The Legend of King Arthur A Pre-Raphaelite Love Story opened at Tullie House, in Carlisle, on Saturday.
We had decided to visit on the first day and had been eagerly anticipating the exhibition. Wow! We weren't disappointed. The reviews were fantastic; the Times hailed "this swoon of a show!" when it opened at the William Morris Gallery. We couldn't agree more with this critic's opinion.
The exhibition tells the Arthurian stories, as presented by Malory's Morte d'Arthur and Tennyson's Idylls of the King, through the work of Pre-Raphaelite artists Dante Gabriel Rossetti, Arthur Hughes, John William Waterhouse and William Morris alongside lesser known female Pre-Raphaelite artists Eleanor Fortescue-Brickdale and Elizabeth Siddal.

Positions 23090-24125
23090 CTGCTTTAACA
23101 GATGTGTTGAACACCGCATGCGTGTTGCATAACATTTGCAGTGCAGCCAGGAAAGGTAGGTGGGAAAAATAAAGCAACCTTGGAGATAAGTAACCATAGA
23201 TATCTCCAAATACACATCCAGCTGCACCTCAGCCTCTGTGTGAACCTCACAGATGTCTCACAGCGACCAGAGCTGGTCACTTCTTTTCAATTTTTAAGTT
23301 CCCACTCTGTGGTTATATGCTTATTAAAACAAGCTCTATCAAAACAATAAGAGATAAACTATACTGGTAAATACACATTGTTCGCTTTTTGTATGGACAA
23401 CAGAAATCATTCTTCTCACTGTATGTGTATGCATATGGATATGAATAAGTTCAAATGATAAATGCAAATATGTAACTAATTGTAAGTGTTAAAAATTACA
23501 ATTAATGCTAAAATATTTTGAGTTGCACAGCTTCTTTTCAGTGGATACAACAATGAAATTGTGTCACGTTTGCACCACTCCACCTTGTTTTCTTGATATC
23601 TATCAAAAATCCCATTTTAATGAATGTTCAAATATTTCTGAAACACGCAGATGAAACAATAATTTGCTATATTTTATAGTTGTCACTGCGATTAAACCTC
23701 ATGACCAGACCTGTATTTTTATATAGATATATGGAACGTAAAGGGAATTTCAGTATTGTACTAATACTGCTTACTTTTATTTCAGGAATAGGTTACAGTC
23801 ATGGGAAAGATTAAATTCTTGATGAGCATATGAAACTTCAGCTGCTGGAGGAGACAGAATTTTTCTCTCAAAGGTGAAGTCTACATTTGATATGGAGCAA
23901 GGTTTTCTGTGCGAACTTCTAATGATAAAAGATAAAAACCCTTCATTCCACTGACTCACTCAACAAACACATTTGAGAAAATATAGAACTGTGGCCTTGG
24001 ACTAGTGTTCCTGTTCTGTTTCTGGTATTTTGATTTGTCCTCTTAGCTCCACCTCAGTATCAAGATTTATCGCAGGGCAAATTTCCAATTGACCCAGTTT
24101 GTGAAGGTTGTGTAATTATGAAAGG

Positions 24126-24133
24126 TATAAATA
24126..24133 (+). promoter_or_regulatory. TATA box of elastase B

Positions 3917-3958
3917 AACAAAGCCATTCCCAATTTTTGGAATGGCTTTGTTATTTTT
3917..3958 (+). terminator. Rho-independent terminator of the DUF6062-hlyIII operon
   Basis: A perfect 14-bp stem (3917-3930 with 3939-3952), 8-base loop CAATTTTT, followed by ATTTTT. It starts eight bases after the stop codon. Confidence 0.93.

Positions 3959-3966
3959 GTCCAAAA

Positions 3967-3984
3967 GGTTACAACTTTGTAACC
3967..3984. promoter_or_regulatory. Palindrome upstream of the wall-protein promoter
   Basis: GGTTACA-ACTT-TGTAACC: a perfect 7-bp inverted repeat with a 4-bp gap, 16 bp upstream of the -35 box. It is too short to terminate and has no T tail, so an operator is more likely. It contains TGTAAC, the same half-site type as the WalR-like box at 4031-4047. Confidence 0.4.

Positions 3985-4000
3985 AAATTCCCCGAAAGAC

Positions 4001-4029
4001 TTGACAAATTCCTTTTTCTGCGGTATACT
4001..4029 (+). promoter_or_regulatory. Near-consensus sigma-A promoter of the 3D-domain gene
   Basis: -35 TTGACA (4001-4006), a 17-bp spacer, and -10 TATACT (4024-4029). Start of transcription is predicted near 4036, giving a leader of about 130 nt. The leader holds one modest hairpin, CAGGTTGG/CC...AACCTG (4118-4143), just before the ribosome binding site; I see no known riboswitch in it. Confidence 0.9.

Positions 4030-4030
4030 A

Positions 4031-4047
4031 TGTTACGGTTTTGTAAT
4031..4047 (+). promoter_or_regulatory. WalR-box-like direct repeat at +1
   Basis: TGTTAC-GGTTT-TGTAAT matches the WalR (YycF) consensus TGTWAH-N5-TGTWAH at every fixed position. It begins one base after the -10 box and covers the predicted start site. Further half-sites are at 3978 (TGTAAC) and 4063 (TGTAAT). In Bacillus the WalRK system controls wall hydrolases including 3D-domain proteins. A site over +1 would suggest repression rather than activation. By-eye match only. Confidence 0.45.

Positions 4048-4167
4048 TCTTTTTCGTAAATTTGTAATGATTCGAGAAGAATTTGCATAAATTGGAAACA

Appreciating the Arthurian legends through the work of the Pre-Raphaelites, including many wonderful books and artefacts, as well as fabulous paintings, is a wonderful way to see how an interest in medievalism was reawakened in Victorian England. It's amazing to think that the Morte d'Arthur and Arthurian legends were over looked for centuries, in the face of the, supposed, Enlightenment.
Seeing this exhibition in Carlisle was also amazing; making so many links between Arthurian legends and Cumbria - Pendragon Castle, Carlisle Castle, Aira Force and Hutton-in-the Forest - to name but a few.
We gazed at paintings and tapestries as well as enjoying many of the books on show. It was quite exhausting! We were glad of refreshment in the coffee shop, where we chatted to some visitors from Wightwick Manor. All in all a fabulous day.